Open ended molded fireplace box and method
A prefabricated open-ended fireplace box for use in fireplace assemblies is molded from a slurry of refractory ceramic fibers and a non-organic binder. The prefabricated fireplace box is preferably formed in or over a mold which provides an accurate shape to the green or semi-rigid open end box which must be dried or partially fired while on the mold to avoid warping or distortion while being removed from the mold. A rigid surround trim in the form of a C-shape is placed in or on the mold at the open ends of the fireplace box. At least one attachment flange of the surround trim is integrally molded into walls of the fireplace box so that at least the open end of the semi-rigid fireplace box is made rigid when removed from the mold.
Latest Heat-N-Glo Fireplace Products, Inc. Patents:
This application is a Continuation-in-Part of U.S. application Ser. No. 09/354,495 filed Jul. 16, 1999, entitled FRAMED FIREPLACE AND METHOD.
This application is an improvement of U.S. Pat. No. 5,996,575 issued Dec. 7, 1999, entitled LOW COST PREFABRICATED FIREPLACE WITH FIBER INSULATION FIRE BOX.
This application is related to U.S. Pat. No. 5,941,237 issued Aug. 24, 1999, entitled UNIVERSAL NON-POROUS FIBER REINFORCED COMBUSTION CHAMBER, all of the above patents and applications are incorporated herein by reference.FIELD OF THE INVENTION
This invention relates generally to prefabricated fireplaces, and more particularly to a prefabricated fireplace assembly that is peripherally framed with standard building materials for direct installation into a rough opening in a building. More particularly the present continuation invention relates to prefabricated open ended fireplace boxes for installation in new or existing homes.BACKGROUND OF THE INVENTION
Whether for providing heat, for purely decorative purposes, or for value enhancement, fireplace assemblies have become commonplace in today's building trades for both residential and commercial applications. Most new home construction designs include at least one, and often several fireplaces. Further, a significant number of remodeling projects are focused about fireplace assemblies.
Such popularity is in great measure due to the development of direct vented fireplace assemblies, of the type generally described in U.S. Pat. No. 4,793,322. By eliminating the need for a conventional chimney, the direct vented fireplace assembly not only drastically reduces the cost of installing a fireplace, but also significantly increases the architectural design flexibility for such units, since the fireplace assemblies can now be designed in numerous configurations and can be readily positioned virtually anywhere in a room or building. More recent use of light weight reinforced ceramic fiber materials and binders has enabled fireplace fireboxes and combustion chambers to be constructed with the appearance of traditional masonry fireplaces, while exhibiting superior insulating properties that enables such assemblies to be installed with minimal separation spacing from surrounding building materials. The cross-referenced copending patent applications U.S. Pat. Nos. 09/024,285 and 08/538,866 describe such fireplace construction techniques and are herein incorporated by reference to the extent that their disclosures are useful or necessary for understanding and/or supporting this invention.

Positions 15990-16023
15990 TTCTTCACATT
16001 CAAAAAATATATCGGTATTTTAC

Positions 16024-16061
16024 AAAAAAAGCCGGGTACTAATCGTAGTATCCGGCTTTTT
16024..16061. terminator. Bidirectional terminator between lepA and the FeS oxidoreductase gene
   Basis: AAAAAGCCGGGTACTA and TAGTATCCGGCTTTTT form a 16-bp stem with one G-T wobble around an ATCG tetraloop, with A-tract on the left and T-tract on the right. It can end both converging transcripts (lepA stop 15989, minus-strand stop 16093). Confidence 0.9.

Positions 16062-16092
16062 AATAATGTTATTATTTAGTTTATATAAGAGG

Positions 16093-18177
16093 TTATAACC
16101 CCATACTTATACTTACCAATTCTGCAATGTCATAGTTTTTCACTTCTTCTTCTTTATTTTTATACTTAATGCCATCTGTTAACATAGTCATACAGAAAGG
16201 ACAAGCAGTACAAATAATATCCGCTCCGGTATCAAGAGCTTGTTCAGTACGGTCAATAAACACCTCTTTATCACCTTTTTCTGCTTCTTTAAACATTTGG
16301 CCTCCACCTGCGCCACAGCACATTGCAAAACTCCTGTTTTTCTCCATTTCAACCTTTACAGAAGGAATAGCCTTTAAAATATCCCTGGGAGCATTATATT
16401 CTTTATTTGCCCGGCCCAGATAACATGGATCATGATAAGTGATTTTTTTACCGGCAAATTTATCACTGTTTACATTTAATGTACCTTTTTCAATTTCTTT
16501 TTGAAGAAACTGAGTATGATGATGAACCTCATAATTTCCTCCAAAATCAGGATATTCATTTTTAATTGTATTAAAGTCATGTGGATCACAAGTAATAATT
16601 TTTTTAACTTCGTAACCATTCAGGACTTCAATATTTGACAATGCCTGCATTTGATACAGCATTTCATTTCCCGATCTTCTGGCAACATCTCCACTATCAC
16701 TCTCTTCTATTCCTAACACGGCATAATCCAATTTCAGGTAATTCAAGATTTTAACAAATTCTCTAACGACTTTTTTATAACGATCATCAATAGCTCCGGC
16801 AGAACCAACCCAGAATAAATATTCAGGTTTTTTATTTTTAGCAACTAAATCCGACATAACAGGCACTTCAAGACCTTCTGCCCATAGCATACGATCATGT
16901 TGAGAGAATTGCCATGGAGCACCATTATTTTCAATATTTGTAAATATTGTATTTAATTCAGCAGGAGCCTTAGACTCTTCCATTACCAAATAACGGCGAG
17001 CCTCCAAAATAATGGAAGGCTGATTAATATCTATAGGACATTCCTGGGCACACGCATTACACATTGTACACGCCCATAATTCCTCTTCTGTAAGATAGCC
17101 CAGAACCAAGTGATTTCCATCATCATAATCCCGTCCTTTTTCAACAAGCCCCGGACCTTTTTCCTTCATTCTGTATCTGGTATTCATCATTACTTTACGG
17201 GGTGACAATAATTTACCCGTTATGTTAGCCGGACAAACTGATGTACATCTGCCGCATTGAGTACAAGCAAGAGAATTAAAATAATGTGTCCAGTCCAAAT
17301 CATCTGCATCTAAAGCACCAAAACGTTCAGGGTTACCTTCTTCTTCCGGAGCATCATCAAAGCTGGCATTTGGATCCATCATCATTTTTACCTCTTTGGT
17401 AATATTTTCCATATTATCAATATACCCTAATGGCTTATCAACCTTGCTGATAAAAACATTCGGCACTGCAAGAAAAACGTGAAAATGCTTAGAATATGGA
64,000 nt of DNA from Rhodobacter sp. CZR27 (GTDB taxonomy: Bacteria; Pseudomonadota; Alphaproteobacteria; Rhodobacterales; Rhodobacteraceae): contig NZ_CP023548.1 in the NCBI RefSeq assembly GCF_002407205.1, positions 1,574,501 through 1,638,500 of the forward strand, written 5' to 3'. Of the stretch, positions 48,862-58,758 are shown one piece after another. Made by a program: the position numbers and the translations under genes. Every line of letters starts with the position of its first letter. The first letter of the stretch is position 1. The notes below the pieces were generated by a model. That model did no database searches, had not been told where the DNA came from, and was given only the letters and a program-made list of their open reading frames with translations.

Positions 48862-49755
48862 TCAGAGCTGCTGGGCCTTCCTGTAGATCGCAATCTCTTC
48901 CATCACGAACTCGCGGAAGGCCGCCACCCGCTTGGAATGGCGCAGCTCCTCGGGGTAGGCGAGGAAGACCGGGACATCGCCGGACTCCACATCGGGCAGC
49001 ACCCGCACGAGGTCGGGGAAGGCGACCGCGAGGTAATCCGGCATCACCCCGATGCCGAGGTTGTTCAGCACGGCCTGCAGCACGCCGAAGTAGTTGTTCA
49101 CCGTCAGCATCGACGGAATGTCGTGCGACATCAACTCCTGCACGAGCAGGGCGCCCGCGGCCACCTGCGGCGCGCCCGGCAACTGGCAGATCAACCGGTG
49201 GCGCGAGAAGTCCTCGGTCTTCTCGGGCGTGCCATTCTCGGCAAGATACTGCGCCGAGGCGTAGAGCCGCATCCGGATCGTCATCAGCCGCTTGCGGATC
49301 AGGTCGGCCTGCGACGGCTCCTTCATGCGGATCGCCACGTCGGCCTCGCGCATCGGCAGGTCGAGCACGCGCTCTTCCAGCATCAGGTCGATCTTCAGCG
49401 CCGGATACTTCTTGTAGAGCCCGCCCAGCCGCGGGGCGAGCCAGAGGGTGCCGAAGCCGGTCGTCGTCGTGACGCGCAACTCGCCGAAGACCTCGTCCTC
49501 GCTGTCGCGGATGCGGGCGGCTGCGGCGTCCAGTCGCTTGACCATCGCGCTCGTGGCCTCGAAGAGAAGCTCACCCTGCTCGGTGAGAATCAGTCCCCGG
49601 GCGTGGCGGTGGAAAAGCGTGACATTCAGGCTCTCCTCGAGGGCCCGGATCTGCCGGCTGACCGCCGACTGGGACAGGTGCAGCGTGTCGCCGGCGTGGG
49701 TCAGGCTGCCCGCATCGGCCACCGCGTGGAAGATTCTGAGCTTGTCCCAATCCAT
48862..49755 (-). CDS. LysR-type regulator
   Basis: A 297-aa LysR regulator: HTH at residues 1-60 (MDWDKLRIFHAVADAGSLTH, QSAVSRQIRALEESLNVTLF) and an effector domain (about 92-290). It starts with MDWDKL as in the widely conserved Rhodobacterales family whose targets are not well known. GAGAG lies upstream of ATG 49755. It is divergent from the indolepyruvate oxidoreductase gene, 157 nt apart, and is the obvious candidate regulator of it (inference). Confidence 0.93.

Heretofore, fireplace assemblies of the type that are inserted into a wall have generally required the contractor to not only frame in an enclosure for receiving the assembly, but to also prefinish that enclosure with sheetrock or other appropriate fire-grade material, prior to installation of the fireplace assembly. Further, the fireplace assemblies inserted into such enclosures typically include a metal protective outer shroud material. Such construction processes and fireplace construction both increase the overall cost of the project.
The present invention addresses the above short comings of prior fireplace assemblies and installation requirements. The present invention provides a novel fireplace assembly construction that eliminates the need for contractor construction of prefinished receptor enclosures, as well as the need for costly outer sheet metal fireplace assembly shrouds and provides other benefits to the installing contractor.SUMMARY OF THE INVENTION
The present invention related to a low cost prefabricated fireplace box for use in fireplace assemblies and provides a highly accurate distortion free mounting face and surround trim that reduces the cost of manufacture as well as the cost of installation into fireplace assemblies.
The present invention incorporated the most desirable features and advantages of prior fireplace assembly designs, while reducing the costs of both the fireplace assembly and its preinstallation construction labor and materials. The present invention provides a fireplace assembly that requires only a rough opening in the wall in which the fireplace will be mounted, similar to that for a window or similar fenestration, for mounting the assembly. No labor intensive enclosure construction or prefinishing is required to contain the fireplace assembly. The assembly can simply be inserted into the presized rough opening and affixed thereto by brackets extending from the assembly, all during the framing phase of a building project.